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Sally C. Pipes - Contributor
[Courtesty of Pacific Research Institute]

Sally C. Pipes is President and CEO, Pacific Research Institute [go to Pipes index]

Prison Scandal Sparks Feminist Confession
The logical result of PC policy...
[Sally C. Pipes] 6/9/04

The Abu Ghraib prison scandal, for all its horrors, has become the latest revelation of the confused state of feminism. Consider “Prison Abuse: Feminism’s Assumptions Upended,” by Barbara Ehrenreich, a high-profile feminist author, in a recent edition of the Los Angeles Times.

Feminist strategy, Ehrenreich wrote, “rested on the assumption, implicit or stated outright, that women were morally superior to men. We had a lot of debates over whether it was biology or conditioning that gave women the moral edge -- or simply the experience of being a woman in a sexist culture. But the assumption of superiority, or at least a lesser inclination toward cruelty and violence, was more or less beyond debate.”

That assumption made strategy easy. Given the moral superiority of women, one simply puts as many women as possible into positions of power and, by some strange invisible female hand, we will have a better society than the version offered by morally inferior, inherently violent men. That also applies to the military.

“Secretly,” confessed Ehrenreich. “I hoped that the presence of women would, over time, change the military, making it more respectful of other people and cultures, more capable of genuine peacekeeping.”

In other words, in the feminist vision, the mere presence of women would change the very role of the military from a fighting force to a kind of glorified Peace Corps. As for the vaunted sensitivity to other cultures, check out this confession.

“Although I opposed the 1991 Persian Gulf War,” says Ehrenreich. “I was proud of our servicewomen and delighted that their presence irked their Saudi hosts.”

Now there is cultural sensitivity for you. Doubtless Ehrenreich was also delighted that female prison guards irked Iraqis. Having females guard male prisoners would be an insane policy in California or New York. In an Islamic nation such as Iraq, it is absolute madness. Such lunacy is the legacy of the feminization of the American military. Here Ehrenreich can enlighten us further.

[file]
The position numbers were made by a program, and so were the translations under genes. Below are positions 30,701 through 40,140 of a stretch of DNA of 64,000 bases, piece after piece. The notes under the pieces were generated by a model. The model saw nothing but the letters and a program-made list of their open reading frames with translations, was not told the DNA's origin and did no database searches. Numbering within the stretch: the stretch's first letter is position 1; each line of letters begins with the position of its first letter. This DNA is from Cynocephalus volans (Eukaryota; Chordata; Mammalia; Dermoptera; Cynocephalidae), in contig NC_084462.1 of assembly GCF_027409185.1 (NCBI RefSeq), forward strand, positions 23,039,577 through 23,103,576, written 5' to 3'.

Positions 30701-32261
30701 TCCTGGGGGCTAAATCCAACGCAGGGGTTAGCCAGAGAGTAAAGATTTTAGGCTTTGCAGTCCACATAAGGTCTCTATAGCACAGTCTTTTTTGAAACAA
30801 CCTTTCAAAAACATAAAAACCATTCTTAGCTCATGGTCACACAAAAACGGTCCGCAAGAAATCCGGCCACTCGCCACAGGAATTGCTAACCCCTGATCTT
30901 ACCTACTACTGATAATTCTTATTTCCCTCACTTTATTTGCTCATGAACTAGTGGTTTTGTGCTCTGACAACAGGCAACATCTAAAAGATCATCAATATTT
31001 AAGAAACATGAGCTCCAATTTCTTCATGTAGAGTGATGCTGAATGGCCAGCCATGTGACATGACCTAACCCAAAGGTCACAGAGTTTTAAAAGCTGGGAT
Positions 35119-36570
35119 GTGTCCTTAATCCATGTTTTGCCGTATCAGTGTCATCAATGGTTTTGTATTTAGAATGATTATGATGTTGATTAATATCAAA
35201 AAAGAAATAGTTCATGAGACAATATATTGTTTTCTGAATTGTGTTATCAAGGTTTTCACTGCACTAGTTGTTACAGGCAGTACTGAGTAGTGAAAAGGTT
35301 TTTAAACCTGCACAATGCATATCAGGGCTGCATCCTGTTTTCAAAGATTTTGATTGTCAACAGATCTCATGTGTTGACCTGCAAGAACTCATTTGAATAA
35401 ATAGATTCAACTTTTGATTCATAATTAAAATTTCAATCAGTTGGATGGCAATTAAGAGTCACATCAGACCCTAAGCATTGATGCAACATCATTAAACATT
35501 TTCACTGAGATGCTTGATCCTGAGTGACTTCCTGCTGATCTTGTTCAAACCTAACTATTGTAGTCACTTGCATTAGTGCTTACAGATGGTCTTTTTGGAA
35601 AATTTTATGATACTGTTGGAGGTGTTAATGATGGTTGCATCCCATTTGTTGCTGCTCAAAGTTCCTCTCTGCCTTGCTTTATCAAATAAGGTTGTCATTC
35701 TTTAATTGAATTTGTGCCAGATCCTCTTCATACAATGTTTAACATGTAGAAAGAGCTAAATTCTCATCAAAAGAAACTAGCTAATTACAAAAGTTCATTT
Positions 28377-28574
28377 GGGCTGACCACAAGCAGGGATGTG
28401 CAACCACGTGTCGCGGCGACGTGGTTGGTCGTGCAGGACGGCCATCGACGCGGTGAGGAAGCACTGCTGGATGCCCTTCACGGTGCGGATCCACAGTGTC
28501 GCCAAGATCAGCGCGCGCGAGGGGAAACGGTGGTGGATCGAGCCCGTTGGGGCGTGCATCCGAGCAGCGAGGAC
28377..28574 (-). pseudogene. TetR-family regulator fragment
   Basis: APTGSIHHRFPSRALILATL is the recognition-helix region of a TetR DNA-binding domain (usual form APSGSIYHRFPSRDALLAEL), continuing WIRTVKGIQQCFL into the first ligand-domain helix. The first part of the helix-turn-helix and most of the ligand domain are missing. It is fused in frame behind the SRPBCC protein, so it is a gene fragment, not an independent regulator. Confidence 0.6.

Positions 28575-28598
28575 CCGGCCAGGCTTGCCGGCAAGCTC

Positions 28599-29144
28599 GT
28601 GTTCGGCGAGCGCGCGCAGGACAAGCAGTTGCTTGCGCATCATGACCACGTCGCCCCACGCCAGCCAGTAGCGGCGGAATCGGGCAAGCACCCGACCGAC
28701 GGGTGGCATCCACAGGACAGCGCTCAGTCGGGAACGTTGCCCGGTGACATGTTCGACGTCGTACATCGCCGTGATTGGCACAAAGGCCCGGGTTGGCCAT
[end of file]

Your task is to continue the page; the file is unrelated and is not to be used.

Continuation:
“Like most feminists,” she supported full opportunity for women in the military because “I knew women could fight” and “because the military is one of the few options around for low-income young people.” Both are false or misleading.

There are plenty of options other than the military for low-income people but Ehrenreich, a socialist, prefers government solutions. Women can fight, but not nearly as well as men, which is why men do the heavy lifting on the front lines.

Unlike men, women get pregnant, which means they are not deployable. Any journalist who tries to find out how many soldiers have become pregnant will run into the true policy of “don’t ask don’t tell.” Barbara Ehrenreich isn’t going to tell us, though she does note the obvious, that women don’t necessarily make the best prison guards.

What feminists like Ehrenreich and former congresswoman Pat Schroeder really found attractive about the military was that it is not a democracy but a command structure. Their politically correct policy and notions about gender roles could thus be imposed from the top down and enforced. Criticize the double standards or express doubts about co-ed basic training and you are out. Those double standards continue.

Soldiers Megan Ambuhl, Lynndie England, and Sabrina Harman were not the first to be prosecuted for abuses. A man was, Jeremy Sivits. A woman, Brig. Gen. Janis Karpinski, was in charge of the Abu Ghraib prison during the time of the abuses. But Karpinski, the first woman general to command soldiers in a combat situation, was not dragged before the Senate Armed Services Committee like her male counterparts.

Meanwhile, it is good that Barbara Ehrenreich and fellow militant feminists have their illusions shattered. It would be much better to have a policy based on hard reality. CRO

copyright 2004 Pacific Research Institute




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